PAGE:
"New World" Sparkling WineLovely sparkling wine that doesn’t benefit from protected regions of origin are readily available and often for a great price. The best are produced using the “Traditional Method” and can come from a blend of grapes or a single varietal – few rules apply! “New World” refers to countries outside of Europe with the exception of Israel and much of North Africa, which were discovered by Europeans after the 1500s.
Josef Chromy Sparkling 2008, Méthode Traditionnelle, Tasmania, Australia, $29.95 Tasmania is the southernmost and the coolest Australian wine-producing region that is fast developing a reputation for excellent quality sparkling wine. Here is a fine example of the crisp and elegant style emerging from this rising star of a region.
Graham Beck Brut Sparkling Wine, Méthode Cap Classique, Western Cape, South Africa, $19.95 In South Africa, “Traditional Method” has a special name: “Méthode Cap Classique.” Graham Beck was the first to produce a wine using this method, and it's a huge hit.. This sparkler, currently in low supply across the country, is well-worth seeking out.
Gloria Ferrer Sonoma Brut, Méthode Traditionnelle, Sonoma County, California California, USA, $27.95 Plump, flavourful and exuberant, this Californian traditional method bubbly shines as an aperitif. Gloria Ferrer specializes in wine of the sparkling variety and this is a fine example of the class and elegance the house exudes. LCBO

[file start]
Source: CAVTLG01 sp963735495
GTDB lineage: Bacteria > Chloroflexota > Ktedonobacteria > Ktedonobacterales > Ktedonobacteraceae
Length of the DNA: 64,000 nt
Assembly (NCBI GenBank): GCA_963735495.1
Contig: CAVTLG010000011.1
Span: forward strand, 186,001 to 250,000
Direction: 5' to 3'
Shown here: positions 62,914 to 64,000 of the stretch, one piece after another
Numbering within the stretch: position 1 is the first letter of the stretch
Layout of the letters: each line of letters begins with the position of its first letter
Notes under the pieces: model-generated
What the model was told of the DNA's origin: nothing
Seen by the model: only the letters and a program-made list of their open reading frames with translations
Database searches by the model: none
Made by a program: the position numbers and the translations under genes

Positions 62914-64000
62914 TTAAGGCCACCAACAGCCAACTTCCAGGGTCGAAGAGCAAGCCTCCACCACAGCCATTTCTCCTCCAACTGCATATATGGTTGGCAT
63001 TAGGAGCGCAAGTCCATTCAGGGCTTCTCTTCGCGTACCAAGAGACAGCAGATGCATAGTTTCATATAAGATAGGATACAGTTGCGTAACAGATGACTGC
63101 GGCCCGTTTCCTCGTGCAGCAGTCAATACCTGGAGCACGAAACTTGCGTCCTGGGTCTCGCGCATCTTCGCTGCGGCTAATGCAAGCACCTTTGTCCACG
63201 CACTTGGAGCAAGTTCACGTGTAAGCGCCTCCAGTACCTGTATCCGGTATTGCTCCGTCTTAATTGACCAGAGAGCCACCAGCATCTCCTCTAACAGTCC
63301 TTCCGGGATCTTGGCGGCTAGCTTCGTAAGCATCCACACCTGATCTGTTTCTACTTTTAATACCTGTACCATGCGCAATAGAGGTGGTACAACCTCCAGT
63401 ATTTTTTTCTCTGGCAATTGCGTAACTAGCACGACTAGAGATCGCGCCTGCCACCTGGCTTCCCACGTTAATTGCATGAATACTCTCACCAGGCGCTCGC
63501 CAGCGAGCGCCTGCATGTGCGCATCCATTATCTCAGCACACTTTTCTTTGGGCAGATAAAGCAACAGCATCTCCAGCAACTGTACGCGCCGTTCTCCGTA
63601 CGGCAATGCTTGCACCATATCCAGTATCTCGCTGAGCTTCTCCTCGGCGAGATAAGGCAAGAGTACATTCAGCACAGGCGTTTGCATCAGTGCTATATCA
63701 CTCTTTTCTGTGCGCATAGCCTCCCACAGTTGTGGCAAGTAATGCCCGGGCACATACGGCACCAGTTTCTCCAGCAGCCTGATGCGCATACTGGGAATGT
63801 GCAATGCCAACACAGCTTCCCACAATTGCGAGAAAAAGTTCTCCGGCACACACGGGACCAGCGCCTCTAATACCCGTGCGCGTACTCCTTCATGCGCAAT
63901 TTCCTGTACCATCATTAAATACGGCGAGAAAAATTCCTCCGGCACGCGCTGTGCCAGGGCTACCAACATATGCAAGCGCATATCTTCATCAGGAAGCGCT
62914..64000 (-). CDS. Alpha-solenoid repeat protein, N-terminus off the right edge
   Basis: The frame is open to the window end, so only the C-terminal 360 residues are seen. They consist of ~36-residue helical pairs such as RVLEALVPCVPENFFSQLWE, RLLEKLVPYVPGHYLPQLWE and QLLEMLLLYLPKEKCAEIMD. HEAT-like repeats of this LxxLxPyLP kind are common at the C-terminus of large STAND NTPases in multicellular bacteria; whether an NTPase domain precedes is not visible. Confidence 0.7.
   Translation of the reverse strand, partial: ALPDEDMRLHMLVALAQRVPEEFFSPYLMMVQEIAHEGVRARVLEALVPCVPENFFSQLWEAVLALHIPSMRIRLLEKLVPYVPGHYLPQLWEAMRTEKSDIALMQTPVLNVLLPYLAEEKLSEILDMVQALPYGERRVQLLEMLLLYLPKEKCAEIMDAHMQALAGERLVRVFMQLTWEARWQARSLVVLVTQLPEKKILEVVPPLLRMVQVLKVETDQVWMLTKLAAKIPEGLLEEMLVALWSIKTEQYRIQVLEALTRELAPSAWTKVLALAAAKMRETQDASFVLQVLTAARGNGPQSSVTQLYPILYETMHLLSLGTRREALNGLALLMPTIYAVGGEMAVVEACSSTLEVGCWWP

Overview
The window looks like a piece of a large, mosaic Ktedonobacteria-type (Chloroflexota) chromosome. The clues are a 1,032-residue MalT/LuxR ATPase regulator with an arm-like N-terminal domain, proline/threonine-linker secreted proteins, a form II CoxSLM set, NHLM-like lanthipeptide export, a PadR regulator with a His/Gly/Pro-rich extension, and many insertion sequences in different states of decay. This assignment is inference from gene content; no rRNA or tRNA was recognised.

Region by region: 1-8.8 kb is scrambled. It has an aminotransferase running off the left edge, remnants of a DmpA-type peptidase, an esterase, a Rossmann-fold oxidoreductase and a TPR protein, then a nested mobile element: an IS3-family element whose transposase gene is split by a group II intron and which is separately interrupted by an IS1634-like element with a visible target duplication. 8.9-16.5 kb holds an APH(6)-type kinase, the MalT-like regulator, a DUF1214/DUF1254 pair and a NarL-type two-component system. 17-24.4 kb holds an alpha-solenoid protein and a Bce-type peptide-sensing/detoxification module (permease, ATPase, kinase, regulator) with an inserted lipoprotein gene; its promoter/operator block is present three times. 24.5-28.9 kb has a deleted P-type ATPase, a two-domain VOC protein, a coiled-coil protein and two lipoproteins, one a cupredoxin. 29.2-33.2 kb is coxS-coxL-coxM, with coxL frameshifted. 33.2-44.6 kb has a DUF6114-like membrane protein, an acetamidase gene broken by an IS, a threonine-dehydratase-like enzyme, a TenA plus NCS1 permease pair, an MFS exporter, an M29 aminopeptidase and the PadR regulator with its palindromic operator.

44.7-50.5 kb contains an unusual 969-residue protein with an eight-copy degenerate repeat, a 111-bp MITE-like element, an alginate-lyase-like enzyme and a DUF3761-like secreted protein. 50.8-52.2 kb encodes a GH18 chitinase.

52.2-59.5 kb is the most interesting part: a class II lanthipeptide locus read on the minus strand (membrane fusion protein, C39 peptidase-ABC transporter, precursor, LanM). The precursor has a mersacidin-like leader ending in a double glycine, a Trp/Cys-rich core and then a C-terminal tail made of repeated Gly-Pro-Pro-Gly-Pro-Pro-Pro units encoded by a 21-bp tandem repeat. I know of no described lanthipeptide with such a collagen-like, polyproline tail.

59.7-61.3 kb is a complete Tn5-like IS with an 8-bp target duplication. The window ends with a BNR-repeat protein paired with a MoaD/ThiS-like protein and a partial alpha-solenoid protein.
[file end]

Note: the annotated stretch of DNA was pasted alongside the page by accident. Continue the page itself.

Local Sparkling WineAlthough sparkling wine is made all over the world, you really needn’t look further than your local wineries for some stellar Brut. From coast to coast, we can genuinely feel pride in our local fizz. All of these wines are produced using the traditional Champagne method, although their grape blends vary. Show off to your out-of-town guests with these selections.
Jackson Triggs Entourage Grand Reserve Brut 2011, Méthode Classique, Niagara Peninsula, $22.95 It’s hard to beat the price of this vintage-dated classical (or traditional) method sparkling wine from one of Niagara’s most recognized and time-honoured producers. Attractive, firm and generous, it’s sure to be a hit at any gathering.
Blue Mountain Brut, Méthode Traditionnelle, Okanagan Valley, British Columbia British Columbia, Canada, $27.95 Blue Mountain produces highly coveted “cult wines” of exceptional quality. This traditional method sparkler is dense and complex with a stately presence.
Benjamin Bridge Nova Scotia Brut 2009, Gaspereau Valley, Nova Scotia, Canada, $49.95 Not your typical trio of Champenoise grape varietals, this blend is made up of l’acadie, seyval and chardonnay. The expertly crafted sparkling wines of Benjamin Bridge often fool top tasters into believing they are top-end Vintage Champagnes. LCBO